Point in time recovery in PostgreSQL is a recovery method that allows you to restore your database to a specific time in the past.  Before we can do point in time recovery in PostgreSQL we need to enable archiving of the WAL (Write ahead logs). Along with enabling archiving of the WAL, we also need to set the wal_level to replica and have a archiving command in the postgressql.conf file. Below is a list of parameters that needs to be edited in the postgresql.conf file.

Wal_level = archive
# - Archiving
Archive_mode = on
Archive_command = 'cp %p /mnt/server/archivedir/%f'  # Unix

Breakdown of the archive command

%p  is replaced by the path name of the file to archive. The path name is relative to the current working directory (the cluster’s data directory)

%f is replaced by the file name

/mnt/server/archivedir/  – the path to which the WAL files will be copied to.

Translation of the archive command
cp %p /mnt/server/archivedir/%f = cp pg_xlog/00000001000000A900000077 /mnt/server/archivedir/00000001000000A900000077

A similar command will be generated for each new file to be archived.

Executing a PITR backup

Connect to the database as a super user and run the command:

SELECT pg_start_backup('Name Of Backup ');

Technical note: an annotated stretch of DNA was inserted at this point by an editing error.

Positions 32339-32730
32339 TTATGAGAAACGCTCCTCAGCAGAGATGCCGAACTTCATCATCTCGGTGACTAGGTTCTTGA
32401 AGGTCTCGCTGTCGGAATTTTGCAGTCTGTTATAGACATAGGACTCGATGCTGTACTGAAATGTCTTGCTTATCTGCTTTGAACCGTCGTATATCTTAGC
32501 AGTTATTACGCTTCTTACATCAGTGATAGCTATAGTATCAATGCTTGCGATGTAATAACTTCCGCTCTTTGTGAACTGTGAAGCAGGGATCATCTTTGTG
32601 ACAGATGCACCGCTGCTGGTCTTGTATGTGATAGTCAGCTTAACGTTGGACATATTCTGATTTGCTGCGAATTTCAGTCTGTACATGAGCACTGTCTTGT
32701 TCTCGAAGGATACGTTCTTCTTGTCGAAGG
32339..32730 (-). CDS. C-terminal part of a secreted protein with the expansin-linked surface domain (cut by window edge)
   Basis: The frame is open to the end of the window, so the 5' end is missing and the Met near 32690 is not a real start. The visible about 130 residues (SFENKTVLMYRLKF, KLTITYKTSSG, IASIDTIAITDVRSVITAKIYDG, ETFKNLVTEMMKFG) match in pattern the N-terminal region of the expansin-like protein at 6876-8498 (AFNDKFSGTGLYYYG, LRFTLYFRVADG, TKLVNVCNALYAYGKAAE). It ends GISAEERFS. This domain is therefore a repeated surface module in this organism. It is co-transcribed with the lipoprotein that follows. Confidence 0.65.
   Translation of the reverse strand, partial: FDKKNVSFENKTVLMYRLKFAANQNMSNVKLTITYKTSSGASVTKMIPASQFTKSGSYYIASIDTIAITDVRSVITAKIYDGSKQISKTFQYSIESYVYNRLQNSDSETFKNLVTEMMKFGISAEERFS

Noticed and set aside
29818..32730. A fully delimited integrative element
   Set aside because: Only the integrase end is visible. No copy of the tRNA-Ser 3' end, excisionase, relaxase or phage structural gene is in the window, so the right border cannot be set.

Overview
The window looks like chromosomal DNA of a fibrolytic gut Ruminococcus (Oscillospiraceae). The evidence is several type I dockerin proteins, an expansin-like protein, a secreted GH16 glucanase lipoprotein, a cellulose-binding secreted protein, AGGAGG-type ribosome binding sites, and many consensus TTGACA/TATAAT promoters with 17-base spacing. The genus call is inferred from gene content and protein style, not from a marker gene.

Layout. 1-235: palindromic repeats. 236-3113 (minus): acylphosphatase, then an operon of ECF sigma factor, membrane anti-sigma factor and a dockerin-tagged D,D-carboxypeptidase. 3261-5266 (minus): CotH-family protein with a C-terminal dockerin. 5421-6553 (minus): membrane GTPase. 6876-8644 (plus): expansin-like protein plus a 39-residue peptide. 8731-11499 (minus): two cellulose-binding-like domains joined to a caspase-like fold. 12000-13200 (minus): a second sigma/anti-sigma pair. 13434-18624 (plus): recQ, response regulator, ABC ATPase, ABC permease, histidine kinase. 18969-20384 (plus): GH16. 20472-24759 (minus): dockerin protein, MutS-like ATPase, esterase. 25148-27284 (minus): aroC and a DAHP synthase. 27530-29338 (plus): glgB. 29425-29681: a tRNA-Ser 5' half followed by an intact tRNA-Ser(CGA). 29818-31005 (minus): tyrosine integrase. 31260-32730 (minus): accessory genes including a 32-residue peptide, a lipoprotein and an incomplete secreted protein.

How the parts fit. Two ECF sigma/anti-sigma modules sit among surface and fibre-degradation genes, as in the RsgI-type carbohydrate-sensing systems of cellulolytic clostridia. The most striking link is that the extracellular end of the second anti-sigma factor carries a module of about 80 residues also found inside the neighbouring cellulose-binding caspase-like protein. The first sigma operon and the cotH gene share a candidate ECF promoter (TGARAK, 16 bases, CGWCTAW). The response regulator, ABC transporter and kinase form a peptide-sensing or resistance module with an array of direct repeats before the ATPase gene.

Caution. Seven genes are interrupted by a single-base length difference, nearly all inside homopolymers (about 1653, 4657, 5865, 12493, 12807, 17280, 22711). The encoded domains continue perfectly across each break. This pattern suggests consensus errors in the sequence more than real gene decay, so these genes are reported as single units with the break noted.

If you want to start backup as soon as possible and force checkpoints to be done as quickly as possible use the command below:

SELECT pg_start_backup('label', true);

To stop the backup and perform and automatic switch to the next WAL segment execute the code below:

SELECT pg_stop_backup();

Pg_basebackup
Additionally the pg_basebackup utility tool can be used to take a point in time backup.
pg_basebackup -Ft -D /var/lib/postgresql/db_file_backup

PITR pros and cons

ProsCons
You can choose a point in time just before and to which you want to restore your data to.Databases can only be restored in the dame PostgreSQL version, on the same OS. e.g can only restore a Linux 64 bit to a Linux 64 bit
Doesn’t need the database to be off in order to take a backupNo flexibility Single database and objects cannot be backed up alone with this method, only the entire cluster.

In a different article, we will discuss how to restore a database using PITR

PostgreSQL file system level backup

The file system level backup is an alternative backup method which copies the files/directories that PostgreSQL uses to store data. An example of file system level backup:
tar -cf backup.tar /pgsql/data
To use file system level backup the database must be shut down. This might not be practical for high production environments that require little to no downtime. Also it must be noted that when doing a file system level backup, the entire file system has to be backed up. File system level backup cannot backup a specific database or table only, this is because these tables or databases contains files that are not usable without the commit log files, (pg_clog/*) which contains commit status of all transactions.